London Oratory School school ordered to change its admissions policy
A top Catholic state school, attended by Nick Clegg's eldest son, has been accused of discrimination and ordered to change its admissions policy.
The London Oratory School's policies had the effect of "discriminating against pupils on their ethnicity and socio-economic background", the Office of the Schools Adjudicator (OSA) said.
The school said it reserved the right to seek a judicial review.
The watchdog's report said it was a "heavily oversubscribed academy Catholic faith school", which admitted boys at the ages of seven, and 11, and then both sexes for A-Levels.
In its ruling, the OSA said the south-west London school - and other admissions bodies - must not prioritise places for children "on the basis of any practical or financial support parents may give to the school", nor should children be favoured on the basis of their hobbies and activities.
It found the school broke the code by:
- Asking for parents' baptism certificates;
- Favouring parents for giving support, such as flower-arranging, to the Catholic church;
- Giving priority to those who had already attended "any other Catholic school";
- Not allowing the admission of children of no faith.
It was told to alter its admissions policy so as not to discriminate against people from working-class or non-Catholic backgrounds.
Mr Clegg's eldest son Antonio, 12, attends, while former prime minister Tony Blair sent his two eldest sons, Nicky and Euan, to the school. His daughter Kathryn is believed to have joined in the sixth form.
The adjudicator compared the school with 12 Catholic schools in neighbouring boroughs.
It found the London Oratory School had the highest proportion of "white British" pupils, the lowest proportion of "non-white" pupils and the lowest proportion of pupils of African heritage.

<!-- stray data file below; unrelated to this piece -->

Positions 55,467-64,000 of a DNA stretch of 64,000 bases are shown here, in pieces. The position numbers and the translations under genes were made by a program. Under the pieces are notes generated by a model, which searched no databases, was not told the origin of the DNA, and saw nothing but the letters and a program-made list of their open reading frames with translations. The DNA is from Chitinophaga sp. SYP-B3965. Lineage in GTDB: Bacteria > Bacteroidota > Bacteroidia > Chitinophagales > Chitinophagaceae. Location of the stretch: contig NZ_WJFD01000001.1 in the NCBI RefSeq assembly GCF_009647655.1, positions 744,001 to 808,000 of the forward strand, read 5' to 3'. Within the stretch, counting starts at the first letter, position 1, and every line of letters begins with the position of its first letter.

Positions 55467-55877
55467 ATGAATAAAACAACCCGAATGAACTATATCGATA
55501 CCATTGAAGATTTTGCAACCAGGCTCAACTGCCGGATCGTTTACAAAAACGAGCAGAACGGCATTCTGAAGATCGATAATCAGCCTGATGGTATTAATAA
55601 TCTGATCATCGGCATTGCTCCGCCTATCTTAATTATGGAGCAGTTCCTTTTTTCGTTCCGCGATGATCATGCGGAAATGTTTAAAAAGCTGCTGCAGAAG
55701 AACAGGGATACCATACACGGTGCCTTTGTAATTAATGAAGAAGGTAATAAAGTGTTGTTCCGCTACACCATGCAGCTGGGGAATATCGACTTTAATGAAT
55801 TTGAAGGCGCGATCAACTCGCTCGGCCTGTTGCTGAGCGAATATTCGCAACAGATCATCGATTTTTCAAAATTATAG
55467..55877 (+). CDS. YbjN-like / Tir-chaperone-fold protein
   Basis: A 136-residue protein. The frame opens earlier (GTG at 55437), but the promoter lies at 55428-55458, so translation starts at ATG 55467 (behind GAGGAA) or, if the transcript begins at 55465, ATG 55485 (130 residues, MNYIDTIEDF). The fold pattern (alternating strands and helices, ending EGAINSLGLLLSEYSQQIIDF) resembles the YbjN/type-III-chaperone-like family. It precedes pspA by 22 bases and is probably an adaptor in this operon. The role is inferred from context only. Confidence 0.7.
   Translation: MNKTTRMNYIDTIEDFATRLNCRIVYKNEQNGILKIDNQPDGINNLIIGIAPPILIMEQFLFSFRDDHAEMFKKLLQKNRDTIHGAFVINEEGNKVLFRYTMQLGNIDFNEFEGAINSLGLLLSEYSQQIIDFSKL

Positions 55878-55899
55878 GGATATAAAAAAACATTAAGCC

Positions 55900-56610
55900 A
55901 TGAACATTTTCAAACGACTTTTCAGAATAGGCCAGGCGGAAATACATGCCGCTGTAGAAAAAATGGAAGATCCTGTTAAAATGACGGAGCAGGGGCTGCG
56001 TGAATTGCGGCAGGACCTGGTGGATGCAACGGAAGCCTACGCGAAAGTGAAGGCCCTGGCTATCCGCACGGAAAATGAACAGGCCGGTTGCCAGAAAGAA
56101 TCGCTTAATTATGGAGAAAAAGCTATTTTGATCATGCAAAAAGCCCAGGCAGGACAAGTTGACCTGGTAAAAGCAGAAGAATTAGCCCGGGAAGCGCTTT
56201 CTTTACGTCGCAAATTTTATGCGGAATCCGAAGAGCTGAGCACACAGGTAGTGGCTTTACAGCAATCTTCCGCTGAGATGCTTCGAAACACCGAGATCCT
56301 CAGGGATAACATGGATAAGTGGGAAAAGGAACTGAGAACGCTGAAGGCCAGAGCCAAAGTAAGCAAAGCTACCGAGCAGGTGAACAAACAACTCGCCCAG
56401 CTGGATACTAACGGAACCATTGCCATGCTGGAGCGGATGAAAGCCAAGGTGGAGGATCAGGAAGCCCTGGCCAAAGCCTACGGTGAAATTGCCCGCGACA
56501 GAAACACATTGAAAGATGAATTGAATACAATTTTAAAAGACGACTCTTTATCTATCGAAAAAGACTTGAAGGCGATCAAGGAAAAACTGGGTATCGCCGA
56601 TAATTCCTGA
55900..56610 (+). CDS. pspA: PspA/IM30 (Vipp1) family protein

The report's author Dr Bryan Slater wrote: "I do not believe that the school can claim that its ethnic composition is even representative of that of the Catholic children attending schools in the part of London in which it is located."
The watchdog also said 6.4% of boys attending the school received free meals, compared to 25.1% in the borough of Fulham.
In conclusion, Dr Slater said the school needed to revise its policy "as quickly as possible".
Richy Thompson from the British Humanist Association, said: "I think the most significant finding has to be that the school is both racially and socio-economically selective as a result of its admissions policy.
"We're not aware of any school found to be discriminating in both those ways before so we're very pleased that the adjudicator is willing to look at that kind of issue."
He said he did not know if this was the only Catholic school which broke the rules.
In a statement, the school's headmaster David McFadden said: "The OSA has made four determinations against this school in the past six years, the most recent of which was again challenged successfully.
"Today the adjudicator's office has now, it seems, suddenly found a further 105 aspects of our admission arrangements which apparently breach the School Admission Code.
"The school governors once again reserve the right to refer this determination to judicial review."